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Tailoring Bimetallic Alloy Surface Properties by Kinetic Control of Self-Diffusion Processes at the Nanoscale

In general, achieving control of the nanoscale structure is of paramount importance for the design of novel materials with specific properties, leading to, for example, improved reaction rates and selectivity in catalysis (reduction of carbon dioxide), tailored magnetic behavior in electronics, and controlled growth of nanostructured materials (graphene). For binary alloys, the composition of the material in the surface region is of crucial importance in determining key properties, and is determined by complex self-diffusion and segregation mechanisms of the different atomic components. Close control of these processes would make tailoring of the material functionality possible by finely tuning the relative concentration of the alloy constituents. By means of a combined experimental and theoretical approach, we have studied this issue for the Ni-Cu system, where the above mechanisms were shown to be mostly defined by kinetic rather than energetic effects.
The processes taking place at the Ni/Cu(110) surface have been followed by high-energy-resolution X-ray photoelectron spectroscopy experiments performed at the SuperESCA beamline. Starting from a Ni coverage of 0.75 ML, XPS was used to monitor, at selected fixed temperatures, the real time evolution of the Cu and Ni core levels (Figure 1).
After preparation of the Ni ad-layer, the sample temperature was suddenly raised to the selected target value, following a step-like profile; a spectroscopic “movie” of the segregation process was then obtained. Due to the finite inelastic mean free path of the photoemitted electrons, upon diffusion of Ni atoms into the Cu bulk the Ni signal is screened by the atomic layers above. In parallel, as the Cu concentration at the surface increases, the Cu signal intensity raises. The Ni and Cu signal intensities are therefore related to the composition profile of the sample in the direction perpendicular to the surface. In order to obtain quantitative information, we modeled the diffusion process and optimized a set of parametric rate equations to fit the experimental intensities. Ni segregation energy barriers of increasing height were obtained when going deeper into the Cu(110) sample (from 1.2 to 2.0 eV, moving from the first layer to the bulk). In parallel, Density Functional Theory (DFT) ab-initio calculations modeled the most relevant processes, providing from the theory side diffusion and segregation energy barriers (Figure 2). multicols}

Figure 1 Time evolution of the Cu and Ni 3p core level spectra at selected temperatures after Ni deposition at 170 K from the gas phase. The time decay of the Ni 3p XPS intensity and the parallel increase of the Cu 3p signal were reproduced by means of a simple kinetic model, which accounts for segregation energy barriers of Ni and Cu atoms, and for the inelastic mean free path of the photoelectrons that give rise to the experimental signal. Initial surface Ni coverage: 0.75 ML.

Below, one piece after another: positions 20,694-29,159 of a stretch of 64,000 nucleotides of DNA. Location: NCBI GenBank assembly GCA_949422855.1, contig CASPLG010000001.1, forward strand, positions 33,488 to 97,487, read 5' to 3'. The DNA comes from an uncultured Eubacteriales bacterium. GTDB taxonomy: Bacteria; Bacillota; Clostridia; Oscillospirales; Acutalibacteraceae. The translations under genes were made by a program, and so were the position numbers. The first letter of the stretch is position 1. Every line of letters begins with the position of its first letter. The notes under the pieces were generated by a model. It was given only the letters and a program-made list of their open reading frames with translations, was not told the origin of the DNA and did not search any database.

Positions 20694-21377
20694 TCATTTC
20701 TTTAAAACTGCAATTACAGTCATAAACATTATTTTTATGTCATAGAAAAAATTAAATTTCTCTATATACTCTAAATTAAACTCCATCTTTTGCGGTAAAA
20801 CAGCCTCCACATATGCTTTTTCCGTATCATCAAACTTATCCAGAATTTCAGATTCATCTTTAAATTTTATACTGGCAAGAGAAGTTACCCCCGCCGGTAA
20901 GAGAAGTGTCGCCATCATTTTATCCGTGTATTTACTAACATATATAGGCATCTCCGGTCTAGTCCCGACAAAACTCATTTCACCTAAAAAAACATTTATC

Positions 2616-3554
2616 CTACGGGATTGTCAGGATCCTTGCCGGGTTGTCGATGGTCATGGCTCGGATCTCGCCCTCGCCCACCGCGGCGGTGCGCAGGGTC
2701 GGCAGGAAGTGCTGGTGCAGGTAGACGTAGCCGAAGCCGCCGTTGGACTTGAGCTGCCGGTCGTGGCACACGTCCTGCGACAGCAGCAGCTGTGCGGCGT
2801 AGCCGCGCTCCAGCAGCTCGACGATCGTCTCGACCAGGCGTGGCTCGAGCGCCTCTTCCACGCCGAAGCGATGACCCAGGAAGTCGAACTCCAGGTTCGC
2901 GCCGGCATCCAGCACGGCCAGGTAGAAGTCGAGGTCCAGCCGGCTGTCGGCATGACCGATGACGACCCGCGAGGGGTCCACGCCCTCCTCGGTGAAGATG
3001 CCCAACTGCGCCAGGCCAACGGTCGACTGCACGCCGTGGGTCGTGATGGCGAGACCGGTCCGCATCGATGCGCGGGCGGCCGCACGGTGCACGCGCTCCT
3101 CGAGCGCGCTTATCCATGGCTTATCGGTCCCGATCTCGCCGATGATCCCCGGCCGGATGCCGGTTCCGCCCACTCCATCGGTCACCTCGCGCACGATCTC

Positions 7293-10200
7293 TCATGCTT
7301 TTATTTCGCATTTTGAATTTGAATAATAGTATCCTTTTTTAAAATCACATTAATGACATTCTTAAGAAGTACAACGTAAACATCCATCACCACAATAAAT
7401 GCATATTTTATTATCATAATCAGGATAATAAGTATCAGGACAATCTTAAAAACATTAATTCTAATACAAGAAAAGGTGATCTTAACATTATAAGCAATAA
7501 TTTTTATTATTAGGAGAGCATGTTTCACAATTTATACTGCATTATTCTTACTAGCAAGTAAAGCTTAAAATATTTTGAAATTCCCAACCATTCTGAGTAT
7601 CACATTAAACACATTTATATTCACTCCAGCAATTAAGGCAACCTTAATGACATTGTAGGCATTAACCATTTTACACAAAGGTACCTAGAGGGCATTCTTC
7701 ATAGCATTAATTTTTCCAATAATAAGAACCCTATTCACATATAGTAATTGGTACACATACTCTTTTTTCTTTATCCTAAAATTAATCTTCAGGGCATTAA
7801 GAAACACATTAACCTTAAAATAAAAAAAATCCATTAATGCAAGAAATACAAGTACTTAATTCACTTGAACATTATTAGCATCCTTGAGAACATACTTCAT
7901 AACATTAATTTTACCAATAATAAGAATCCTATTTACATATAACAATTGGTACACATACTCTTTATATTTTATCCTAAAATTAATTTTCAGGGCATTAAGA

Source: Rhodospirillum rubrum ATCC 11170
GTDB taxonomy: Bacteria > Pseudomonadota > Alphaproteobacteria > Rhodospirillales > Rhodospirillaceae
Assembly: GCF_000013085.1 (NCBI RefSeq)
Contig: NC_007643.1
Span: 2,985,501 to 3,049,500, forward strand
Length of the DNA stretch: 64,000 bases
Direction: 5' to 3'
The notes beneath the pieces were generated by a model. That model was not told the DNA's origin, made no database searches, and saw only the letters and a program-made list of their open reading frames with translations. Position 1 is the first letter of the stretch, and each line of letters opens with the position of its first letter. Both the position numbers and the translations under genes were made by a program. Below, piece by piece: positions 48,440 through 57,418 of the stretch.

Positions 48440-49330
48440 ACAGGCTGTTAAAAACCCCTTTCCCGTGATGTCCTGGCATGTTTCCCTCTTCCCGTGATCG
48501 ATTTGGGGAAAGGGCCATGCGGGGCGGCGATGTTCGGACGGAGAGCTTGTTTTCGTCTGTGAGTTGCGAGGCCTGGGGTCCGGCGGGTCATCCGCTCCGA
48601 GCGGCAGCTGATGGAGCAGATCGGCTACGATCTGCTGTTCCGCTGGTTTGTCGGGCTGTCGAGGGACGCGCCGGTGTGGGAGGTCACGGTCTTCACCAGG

On the basis of the obtained information it was concluded that: (i) in the absence of a gas phase chemical potential contribution, there is an energy gain when Ni penetrates Cu from the surface to the second layer, whereas no further gain is obtained in going to deeper layers; (ii) for deep layers, the energy barriers that have to be overcome are high with respect to the system temperature under realistic reaction conditions for carbon dioxide reduction on a Ni-doped Cu single crystal (T < 550 K), thus indicating the relevance of kinetic limits to the processes; (iii) these barriers vary significantly by changing the Ni concentration, while the energies of the final configurations remain comparable (panel (a) with respect to (b) in Figure 2). This is a key point, showing that the segregation behavior, determined by kinetics and ultimately by the Ni−Ni interaction, can be directly controlled by a fine tuning of the Ni coverage.

Figure 2: Calculated energy barriers (a) for Ni ad-dimer diffusion, decomposition, and for the segregation of a single Ni atom; (b) for the segregation of a single Ni atom upon detachment from a Ni ad-island.

This research was conducted by the following research team:

  •  Michele Rizzi, Physics Department, University of Trieste, Trieste, Italy, and Institute for Theoretical Physics, EPFL, Lausanne, Switzerland
  •  Sara Furlan, Physics Department, University of Trieste, Trieste, Italy
  •  Maria Peressi, Physics Department, University of Trieste, IOM-CNR DEMOCRITOS, and INSTM, Trieste, Italy
  •  Alfonso Baldereschi, Physics Department, University of Trieste, IOM-CNR DEMOCRITOS, Trieste, Italy, and Institute for Theoretical Physics, EPFL, Lausanne, Switzerland
  • Carlo Dri, Angelo Peronio, Erik Vesselli, Giovanni Comelli, Physics Department, University of Trieste, IOM-CNR TASC Laboratory and CENMAT, Trieste, Italy
  • Cristina Africh, IOM-CNR TASC Laboratory, Trieste, Italy
  • Paolo Lacovig, Elettra - Sincrotrone Trieste S.C.p.A., Trieste, Italy

Reference

Michele Rizzi, Sara Furlan, Maria Peressi, Alfonso Baldereschi, Carlo Dri, Angelo Peronio, Cristina Africh, Paolo Lacovig, Erik Vesselli, and Giovanni Comelli “Tailoring Bimetallic Alloy Surface Properties by Kinetic Control of Self-Diffusion Processes at the Nanoscale”, Journal of the American Chemical Society 134, 16827 (2012); DOI: 10.1021/ja307294p.

Last Updated on Wednesday, 20 February 2013 18:11